Romantic perceptions about primary teaching ignore the hard work and form-filling, says Mel Campbell, a newly qualified teacher at Milldene primary in Tiptree, Essex.
"Before the training, I was unaware of just how much hard work goes into a week's teaching," she said. "I didn't think teaching was going to be easy, but there is a general feeling out there that it is relatively straightforward and simple.
"A lot of people have an image in their mind of a friendly teacher interacting with the children but do not see the hours we spend at home on the computer, or tearing our hair out over lesson plans."
Ms Campbell, 29, formerly a singer and dancer, said the teaching practice element of her training was a good introduction to reality.
But she said the mentor she worked with at one of her three schools was appalling.
"She clearly had no interest in teaching, and there was no thought or creativity in her lessons," she said. "In her eyes, I could do nothing right. She had clearly not grasped the art of constructive criticism."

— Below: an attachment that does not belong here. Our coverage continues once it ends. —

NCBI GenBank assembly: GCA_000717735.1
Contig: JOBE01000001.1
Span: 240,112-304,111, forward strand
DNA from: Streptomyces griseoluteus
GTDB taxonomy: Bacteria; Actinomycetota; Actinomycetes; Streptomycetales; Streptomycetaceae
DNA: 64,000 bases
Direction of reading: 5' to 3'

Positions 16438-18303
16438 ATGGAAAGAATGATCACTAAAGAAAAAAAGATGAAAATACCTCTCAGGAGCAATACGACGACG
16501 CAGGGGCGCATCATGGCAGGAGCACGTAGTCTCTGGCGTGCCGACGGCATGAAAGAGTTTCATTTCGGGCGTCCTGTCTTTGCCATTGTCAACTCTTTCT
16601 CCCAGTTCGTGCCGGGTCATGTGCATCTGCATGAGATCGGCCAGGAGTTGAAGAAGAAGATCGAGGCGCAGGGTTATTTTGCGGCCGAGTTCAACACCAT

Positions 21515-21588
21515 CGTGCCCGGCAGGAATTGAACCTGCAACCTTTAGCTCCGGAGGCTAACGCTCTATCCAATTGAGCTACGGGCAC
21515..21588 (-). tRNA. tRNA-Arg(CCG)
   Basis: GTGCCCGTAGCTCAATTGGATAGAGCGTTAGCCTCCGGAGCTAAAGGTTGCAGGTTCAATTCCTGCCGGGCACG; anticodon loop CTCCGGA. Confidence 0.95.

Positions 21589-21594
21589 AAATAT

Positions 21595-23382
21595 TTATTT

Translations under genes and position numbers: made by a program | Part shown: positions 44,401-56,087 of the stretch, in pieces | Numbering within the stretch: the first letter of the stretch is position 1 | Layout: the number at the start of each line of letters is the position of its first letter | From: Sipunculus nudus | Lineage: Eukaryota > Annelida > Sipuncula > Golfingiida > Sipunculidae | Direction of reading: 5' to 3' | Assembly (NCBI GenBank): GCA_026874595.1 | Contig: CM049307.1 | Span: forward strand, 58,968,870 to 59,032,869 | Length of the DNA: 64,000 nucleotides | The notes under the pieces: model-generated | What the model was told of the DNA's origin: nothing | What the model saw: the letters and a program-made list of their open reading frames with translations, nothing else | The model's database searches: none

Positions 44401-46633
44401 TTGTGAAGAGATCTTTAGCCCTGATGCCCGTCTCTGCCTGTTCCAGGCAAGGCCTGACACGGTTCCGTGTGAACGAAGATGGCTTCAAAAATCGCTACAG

On the academic side of the course, Ms Campbell said that assessment was the main aspect that could be improved.
"I find it really hard to get my head round national curriculum levels,"
she said. "We were not well prepared for this - in fact, it was brushed over."
Even so, Ms Campbell has no regrets about becoming a teacher. She said her current school, where she did her third teaching practice, had been very supportive.
"I love my job," she said.